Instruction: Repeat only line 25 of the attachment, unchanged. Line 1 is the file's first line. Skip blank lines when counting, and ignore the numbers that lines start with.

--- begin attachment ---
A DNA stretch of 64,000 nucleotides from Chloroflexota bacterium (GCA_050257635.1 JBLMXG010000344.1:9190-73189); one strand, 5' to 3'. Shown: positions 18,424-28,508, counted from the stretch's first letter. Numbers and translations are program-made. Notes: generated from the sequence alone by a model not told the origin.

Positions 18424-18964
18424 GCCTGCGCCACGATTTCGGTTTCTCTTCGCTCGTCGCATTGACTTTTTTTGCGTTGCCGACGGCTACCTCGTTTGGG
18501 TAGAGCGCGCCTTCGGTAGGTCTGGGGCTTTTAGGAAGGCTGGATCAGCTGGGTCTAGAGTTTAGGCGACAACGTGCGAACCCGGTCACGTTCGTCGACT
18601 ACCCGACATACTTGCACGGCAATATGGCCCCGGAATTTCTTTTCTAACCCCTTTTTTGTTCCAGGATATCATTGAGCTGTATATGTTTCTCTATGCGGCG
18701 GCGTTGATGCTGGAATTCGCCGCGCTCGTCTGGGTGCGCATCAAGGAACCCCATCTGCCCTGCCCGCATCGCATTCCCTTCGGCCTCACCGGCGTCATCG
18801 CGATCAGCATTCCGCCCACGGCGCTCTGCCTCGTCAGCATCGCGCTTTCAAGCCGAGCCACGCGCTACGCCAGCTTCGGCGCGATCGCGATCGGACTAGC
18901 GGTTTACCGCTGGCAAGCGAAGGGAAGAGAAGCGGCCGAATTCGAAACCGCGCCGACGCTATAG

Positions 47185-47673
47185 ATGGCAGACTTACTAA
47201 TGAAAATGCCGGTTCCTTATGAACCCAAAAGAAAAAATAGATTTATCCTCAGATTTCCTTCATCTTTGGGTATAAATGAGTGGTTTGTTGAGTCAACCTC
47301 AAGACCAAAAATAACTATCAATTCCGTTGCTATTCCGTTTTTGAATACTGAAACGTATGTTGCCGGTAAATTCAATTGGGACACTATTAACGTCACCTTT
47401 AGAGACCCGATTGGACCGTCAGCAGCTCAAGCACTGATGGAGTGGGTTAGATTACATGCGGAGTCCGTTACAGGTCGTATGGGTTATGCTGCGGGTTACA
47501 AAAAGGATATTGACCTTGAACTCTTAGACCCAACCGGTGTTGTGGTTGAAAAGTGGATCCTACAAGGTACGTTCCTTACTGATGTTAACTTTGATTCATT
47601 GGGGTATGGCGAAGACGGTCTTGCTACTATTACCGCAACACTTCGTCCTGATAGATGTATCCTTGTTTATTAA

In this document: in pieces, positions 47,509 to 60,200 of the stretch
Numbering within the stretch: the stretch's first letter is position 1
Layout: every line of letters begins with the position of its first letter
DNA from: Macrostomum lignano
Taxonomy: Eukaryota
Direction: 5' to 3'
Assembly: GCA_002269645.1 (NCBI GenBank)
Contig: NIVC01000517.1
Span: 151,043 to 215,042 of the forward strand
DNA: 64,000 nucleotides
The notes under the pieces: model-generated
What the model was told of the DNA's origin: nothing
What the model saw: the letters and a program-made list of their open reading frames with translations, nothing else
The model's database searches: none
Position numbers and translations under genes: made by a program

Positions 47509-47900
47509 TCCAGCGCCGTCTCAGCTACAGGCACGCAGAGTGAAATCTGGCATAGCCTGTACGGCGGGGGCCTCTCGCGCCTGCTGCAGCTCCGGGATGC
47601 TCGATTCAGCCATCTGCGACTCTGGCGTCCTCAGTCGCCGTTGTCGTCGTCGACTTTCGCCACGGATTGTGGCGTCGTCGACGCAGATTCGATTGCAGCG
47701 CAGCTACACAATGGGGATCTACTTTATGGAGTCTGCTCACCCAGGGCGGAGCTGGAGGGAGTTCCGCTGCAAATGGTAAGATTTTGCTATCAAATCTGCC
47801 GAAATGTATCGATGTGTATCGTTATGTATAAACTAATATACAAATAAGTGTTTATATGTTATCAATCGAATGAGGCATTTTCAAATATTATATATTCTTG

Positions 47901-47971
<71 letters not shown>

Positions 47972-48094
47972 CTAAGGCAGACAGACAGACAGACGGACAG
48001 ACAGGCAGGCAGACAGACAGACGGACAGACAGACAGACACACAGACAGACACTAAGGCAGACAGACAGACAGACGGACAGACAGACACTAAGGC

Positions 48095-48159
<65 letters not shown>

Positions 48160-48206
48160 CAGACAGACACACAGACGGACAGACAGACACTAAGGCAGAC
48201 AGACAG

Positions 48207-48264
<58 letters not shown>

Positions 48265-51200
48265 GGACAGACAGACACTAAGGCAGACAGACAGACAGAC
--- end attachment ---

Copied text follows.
DNA: 64,000 nucleotides